When a big snowstorm hits and the town loses their electricity, Sarah is upset that she cannot play her new computer game. She becomes even more disappointed when her mother tells her that the sandwiches are only for the neighbors who are outside shoveling and picking up broken tree branches. While Sarah is pouting she looks out the window and notices her elderly neighbor, Mrs. Warren, sitting alone in her house. Sarah tries to occupy herself but her thoughts keep returning to Mrs. Warren. Suddenly, Sarah realizes what it means to be a good citizen. All of the neighbors are busy helping each other and she could help others, too! Sarah visited with Mrs. Warren and afterwards, happily helped the other neighbors by shoveling. The storyline in this colorful picture book is easy to follow and young children who initially identify with Sarah will certainly learn from her positive experience. This book is part of "The Way I Act" series. Reviewer: Denise Daley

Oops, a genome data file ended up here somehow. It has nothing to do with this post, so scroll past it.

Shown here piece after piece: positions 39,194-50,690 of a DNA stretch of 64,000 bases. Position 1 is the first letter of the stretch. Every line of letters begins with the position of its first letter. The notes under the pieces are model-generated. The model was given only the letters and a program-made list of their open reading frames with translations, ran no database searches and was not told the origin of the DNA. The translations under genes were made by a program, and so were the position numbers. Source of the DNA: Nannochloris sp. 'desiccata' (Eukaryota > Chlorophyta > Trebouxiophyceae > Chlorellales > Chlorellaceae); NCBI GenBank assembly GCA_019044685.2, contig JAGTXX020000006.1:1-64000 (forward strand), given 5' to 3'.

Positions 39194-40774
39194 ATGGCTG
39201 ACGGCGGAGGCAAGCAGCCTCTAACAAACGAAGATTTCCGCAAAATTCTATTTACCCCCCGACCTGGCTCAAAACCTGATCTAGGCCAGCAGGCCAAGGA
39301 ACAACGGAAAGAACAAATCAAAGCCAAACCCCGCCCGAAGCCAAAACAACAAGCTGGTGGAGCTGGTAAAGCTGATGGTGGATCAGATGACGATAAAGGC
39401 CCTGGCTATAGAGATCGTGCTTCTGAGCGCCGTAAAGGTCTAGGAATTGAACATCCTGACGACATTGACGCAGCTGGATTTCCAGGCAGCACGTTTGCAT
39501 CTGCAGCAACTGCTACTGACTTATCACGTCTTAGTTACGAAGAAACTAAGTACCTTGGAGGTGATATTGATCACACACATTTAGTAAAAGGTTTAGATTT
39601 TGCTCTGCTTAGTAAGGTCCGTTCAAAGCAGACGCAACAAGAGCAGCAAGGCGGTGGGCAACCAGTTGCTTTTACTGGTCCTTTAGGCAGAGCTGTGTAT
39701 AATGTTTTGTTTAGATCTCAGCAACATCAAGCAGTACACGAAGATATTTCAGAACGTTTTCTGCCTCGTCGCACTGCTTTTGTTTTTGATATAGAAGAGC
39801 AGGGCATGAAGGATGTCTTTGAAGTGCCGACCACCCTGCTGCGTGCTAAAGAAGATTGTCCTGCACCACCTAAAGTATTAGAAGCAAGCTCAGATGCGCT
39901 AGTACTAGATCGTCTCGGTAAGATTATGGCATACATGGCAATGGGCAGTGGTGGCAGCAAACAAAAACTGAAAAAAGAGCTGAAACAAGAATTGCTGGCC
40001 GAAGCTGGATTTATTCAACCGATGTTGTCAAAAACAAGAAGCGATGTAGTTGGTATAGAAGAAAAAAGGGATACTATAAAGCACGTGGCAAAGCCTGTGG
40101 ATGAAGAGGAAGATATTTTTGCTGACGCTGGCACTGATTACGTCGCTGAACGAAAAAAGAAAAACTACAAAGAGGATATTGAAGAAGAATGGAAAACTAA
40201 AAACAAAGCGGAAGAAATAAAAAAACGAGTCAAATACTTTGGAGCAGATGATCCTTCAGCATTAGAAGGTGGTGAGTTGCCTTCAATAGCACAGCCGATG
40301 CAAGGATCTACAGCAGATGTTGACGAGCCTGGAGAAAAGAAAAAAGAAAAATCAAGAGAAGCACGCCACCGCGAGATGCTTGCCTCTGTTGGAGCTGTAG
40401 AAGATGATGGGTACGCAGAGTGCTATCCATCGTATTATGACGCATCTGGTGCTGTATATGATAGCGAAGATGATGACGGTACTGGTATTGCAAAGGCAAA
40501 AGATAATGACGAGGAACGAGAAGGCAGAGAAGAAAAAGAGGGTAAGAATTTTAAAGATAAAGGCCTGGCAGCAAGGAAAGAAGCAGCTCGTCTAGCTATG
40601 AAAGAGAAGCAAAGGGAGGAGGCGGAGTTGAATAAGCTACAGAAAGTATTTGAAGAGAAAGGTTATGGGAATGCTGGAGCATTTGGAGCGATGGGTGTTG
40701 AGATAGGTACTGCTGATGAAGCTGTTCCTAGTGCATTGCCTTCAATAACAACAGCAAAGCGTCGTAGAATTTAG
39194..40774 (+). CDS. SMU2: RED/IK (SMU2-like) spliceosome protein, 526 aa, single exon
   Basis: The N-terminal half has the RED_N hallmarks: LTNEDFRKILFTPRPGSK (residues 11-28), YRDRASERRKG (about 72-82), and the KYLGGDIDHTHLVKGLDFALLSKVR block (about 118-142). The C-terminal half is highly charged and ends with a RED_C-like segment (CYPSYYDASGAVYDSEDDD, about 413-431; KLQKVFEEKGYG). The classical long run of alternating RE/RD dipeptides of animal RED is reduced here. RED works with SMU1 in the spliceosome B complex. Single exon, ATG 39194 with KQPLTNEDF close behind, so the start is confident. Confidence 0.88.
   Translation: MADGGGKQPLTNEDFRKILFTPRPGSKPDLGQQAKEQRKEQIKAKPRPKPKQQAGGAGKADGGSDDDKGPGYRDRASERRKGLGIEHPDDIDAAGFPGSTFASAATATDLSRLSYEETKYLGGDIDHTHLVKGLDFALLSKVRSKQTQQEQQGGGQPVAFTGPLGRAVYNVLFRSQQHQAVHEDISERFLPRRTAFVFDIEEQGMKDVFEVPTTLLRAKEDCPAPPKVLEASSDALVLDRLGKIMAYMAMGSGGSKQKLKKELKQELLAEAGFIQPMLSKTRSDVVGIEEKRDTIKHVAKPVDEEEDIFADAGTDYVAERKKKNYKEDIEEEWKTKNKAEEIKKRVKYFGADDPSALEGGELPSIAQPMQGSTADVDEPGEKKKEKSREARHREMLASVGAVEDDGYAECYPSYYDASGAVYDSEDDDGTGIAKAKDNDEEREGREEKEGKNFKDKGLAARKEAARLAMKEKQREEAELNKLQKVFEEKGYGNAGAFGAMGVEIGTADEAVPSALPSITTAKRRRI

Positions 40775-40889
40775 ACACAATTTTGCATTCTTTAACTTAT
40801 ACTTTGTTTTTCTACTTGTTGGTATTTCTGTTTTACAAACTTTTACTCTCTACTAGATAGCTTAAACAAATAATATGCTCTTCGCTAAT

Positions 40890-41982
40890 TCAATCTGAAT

Children's Literature - Denise Daley
This title is part of a series created to provide a forum for discussion on ways that children can develop character. Sarah discovers that being a good citizen involves more than just not breaking any laws; it also applies to her day-to-day life. When a severe snowstorm hits her community, she does her part by checking on an elderly friend, shoveling and clearing branches, and assisting neighbors in other ways. Although she does not have time to play her new computer game, she learns how rewarding it can be to help those in need. This seemingly simple story can be used to initiate discussions on how youngsters have been helpful or could be good citizens in their own homes, neighborhoods, and schools. Filled with bright indoor and outdoor scenes, the artwork adds detail and keeps the tone light. Libraries with a need for updated materials that speak to responsible behavior should consider purchasing this book. Judy ChichinskiCopyright 2006 Reed Business Information.